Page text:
The City of Balmorhea saw its valuations drop $78,140, to $3.37 million, after a $47,110 decline a year ago. Toyah's valuations fell $90,700, to $1.59 million. Of those overall totals, Balmorhea received $540,740 were from mineral valuations, while over 50 percent of Toyah's valuations, $892,490, were from mineral valuations.

The Reeves County Water Improvement District No. 2 saw its valuations drop by $3.7 million, all due to mineral valuation declines. The district had a net gain of $7,240 in property values, and total valuations were put at $9.75 million by the appraisal board.

Local firemen start training session at A&M

Staff Writer
PECOS, Monday, July 22, 2002 -- Eight volunteer firefighters from Pecos are meeting with other firefighters from around the world in College Station this week attending a Municipal Fire Training School at the Brayton Fire Training Field.

According to Pecos Volunteer Fire Chief Roy Pena, 2nd Assistant Fire Chief, Arturo Granado and the department's Firemen Representative, Harvey Gonzales, are training as Firefighter, Level Four. Gus Ybarra is training as Firefighter Three while Freddy Contreras, Noel Ybarra, Gilly Gabaldon, Roque Matta and Aaron Granado are training as Level Two Firefighter.

The group of firefighters began their training this morning after picking up their course packages Sunday.

"They will double work them today, so they can be released by noon on Friday," Pena said.

The firefighters cost was paid from money in the department's traveling and training budget, however it only covered some of the costs for Granado and Gonzales.

"I send those who are next in line to go," Pena said. "Nobody in the history of Pecos has attended firefighter three and four."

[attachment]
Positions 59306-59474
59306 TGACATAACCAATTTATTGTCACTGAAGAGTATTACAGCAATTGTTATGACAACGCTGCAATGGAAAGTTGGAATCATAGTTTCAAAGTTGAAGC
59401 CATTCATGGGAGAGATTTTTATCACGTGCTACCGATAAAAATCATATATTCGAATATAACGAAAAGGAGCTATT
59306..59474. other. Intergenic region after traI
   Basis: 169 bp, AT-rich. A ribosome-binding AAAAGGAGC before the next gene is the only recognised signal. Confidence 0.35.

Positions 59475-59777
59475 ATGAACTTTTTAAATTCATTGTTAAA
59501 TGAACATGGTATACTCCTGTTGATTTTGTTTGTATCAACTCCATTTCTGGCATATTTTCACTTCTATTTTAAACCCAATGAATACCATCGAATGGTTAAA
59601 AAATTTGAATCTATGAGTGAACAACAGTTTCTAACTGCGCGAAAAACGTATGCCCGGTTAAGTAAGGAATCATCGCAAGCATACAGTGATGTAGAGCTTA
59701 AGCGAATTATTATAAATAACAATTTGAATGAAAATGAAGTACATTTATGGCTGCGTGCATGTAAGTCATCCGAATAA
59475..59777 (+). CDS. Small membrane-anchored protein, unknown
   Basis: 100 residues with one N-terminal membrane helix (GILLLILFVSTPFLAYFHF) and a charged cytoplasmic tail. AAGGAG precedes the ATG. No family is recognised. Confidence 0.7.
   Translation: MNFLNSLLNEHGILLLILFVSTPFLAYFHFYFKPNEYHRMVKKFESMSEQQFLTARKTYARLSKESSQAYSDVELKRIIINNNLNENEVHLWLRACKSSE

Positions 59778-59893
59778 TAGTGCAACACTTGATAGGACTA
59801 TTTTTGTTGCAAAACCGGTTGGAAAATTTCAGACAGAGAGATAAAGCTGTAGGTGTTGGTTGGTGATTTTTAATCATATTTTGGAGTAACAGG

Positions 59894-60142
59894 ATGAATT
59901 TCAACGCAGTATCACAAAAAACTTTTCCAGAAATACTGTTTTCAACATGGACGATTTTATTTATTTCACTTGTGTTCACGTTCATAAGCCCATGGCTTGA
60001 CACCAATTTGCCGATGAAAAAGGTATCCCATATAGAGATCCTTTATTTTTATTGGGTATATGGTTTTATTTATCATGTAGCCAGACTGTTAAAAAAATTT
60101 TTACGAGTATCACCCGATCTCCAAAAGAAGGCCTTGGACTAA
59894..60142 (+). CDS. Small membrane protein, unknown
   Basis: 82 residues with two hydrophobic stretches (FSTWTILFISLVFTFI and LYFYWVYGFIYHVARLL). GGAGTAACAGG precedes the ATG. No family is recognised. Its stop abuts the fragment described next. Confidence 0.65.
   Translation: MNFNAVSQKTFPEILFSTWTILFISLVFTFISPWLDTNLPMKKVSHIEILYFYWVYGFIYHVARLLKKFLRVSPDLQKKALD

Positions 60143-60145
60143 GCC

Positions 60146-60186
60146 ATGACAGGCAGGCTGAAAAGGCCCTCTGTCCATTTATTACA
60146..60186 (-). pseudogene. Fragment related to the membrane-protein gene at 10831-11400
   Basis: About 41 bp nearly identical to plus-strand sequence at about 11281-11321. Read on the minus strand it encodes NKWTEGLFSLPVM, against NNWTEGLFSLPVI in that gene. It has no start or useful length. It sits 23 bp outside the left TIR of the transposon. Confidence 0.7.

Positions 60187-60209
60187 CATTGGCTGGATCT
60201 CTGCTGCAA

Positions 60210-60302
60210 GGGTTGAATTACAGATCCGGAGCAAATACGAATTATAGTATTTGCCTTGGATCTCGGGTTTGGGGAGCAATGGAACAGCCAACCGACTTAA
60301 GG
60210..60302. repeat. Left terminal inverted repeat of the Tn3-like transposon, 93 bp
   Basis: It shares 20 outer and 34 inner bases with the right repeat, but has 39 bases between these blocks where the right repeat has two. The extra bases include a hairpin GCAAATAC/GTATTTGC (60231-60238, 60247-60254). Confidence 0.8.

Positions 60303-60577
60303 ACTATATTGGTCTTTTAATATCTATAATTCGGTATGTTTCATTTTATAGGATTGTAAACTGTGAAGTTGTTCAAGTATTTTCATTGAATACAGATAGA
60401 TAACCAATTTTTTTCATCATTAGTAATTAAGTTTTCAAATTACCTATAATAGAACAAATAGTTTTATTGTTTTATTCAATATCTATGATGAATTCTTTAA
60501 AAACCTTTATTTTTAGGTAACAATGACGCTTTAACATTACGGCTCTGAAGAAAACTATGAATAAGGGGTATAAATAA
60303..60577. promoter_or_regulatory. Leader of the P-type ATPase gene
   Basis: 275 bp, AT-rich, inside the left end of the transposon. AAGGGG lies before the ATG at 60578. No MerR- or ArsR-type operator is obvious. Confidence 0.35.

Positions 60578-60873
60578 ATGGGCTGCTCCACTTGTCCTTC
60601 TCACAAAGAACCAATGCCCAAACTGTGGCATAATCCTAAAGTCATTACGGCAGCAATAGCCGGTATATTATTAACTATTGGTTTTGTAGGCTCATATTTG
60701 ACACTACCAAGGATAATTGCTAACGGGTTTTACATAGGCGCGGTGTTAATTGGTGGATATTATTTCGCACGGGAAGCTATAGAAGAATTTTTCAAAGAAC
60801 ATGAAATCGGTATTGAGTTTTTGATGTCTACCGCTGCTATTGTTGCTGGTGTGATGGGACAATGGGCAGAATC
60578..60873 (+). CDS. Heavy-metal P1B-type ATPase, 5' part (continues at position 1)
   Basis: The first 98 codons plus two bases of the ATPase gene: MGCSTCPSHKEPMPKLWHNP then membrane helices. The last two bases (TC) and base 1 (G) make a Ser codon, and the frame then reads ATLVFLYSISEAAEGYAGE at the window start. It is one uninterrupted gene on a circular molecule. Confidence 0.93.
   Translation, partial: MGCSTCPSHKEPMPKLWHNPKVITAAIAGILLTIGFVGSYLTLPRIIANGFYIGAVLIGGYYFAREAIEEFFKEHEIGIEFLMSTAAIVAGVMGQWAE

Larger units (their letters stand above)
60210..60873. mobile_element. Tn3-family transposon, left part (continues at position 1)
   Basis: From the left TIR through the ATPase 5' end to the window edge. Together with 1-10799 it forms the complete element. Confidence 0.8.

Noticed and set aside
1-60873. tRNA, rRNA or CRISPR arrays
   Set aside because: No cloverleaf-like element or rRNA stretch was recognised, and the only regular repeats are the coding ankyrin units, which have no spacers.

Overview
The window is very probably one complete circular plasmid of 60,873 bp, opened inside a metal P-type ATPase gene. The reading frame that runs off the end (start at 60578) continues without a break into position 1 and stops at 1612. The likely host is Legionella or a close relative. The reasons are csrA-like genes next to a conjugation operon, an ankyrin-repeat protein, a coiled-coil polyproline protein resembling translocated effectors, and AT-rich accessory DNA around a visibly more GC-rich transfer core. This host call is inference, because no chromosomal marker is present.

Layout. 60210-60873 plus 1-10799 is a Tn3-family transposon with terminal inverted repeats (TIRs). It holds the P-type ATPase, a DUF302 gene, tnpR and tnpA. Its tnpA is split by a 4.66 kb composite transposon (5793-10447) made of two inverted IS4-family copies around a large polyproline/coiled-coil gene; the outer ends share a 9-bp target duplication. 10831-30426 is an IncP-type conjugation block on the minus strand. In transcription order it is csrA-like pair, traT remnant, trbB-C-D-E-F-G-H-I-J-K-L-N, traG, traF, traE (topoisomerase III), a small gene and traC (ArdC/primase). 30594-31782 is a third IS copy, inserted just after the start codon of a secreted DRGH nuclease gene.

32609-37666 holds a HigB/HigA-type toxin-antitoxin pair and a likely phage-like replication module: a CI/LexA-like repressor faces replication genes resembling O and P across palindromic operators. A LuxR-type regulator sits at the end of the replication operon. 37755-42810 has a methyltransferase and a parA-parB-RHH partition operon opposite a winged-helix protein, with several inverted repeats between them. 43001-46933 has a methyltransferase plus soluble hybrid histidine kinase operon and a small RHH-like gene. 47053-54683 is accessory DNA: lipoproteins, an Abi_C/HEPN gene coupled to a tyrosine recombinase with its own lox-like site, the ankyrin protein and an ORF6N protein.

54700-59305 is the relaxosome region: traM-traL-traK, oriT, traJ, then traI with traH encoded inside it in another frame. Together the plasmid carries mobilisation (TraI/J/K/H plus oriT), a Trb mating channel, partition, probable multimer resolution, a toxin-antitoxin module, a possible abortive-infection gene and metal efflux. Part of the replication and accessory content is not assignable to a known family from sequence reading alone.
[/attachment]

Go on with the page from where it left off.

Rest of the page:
Though Granado and Gonzales were not due to go, the two firefighters received donations from local merchants in order to attend, Pena said.

The two are in advanced training, where they will then bring back the experience of being there, Pena said.

According to Pena, Texas A&M holds two training sessions, one in the spring during the month of April and the second one is in the summer during July.

"Everyone must attend between a year or a year and a half," Pena said. "We make sure the majority are staying before we waste the tax payers money in sending them to training school."

Pena said that Granado and Gonzales' costs for attending the training school would be covered next year under their budget.

He said that by Friday the firefighters will have receive anywhere from 30 to 40 hours which will then go toward their Basic Fire Fighters Certification with the State Fireman's and Fire Marshal's Association of Texas.

However, once they have completed their 100 plus in basic hours, the firefighters can then challenge the basic exam for their certification as Accredited Basic Fire Fighters.

Pena said that on Saturday, August 3, the department would be holding their "Fill the Boot Drive" in conjunction with Wal-Mart. The money raised would be donated to the Jerry Lewis Labor Day Telethon for the Muscular Dystrophy Association.

Commissioners study new early voting locations

Staff Writer
PECOS, Monday, July 22, 2002 -- Reeves County Commissioners discussed establishing more early voting sites during their regular meeting this morning at Reeves County Courthouse.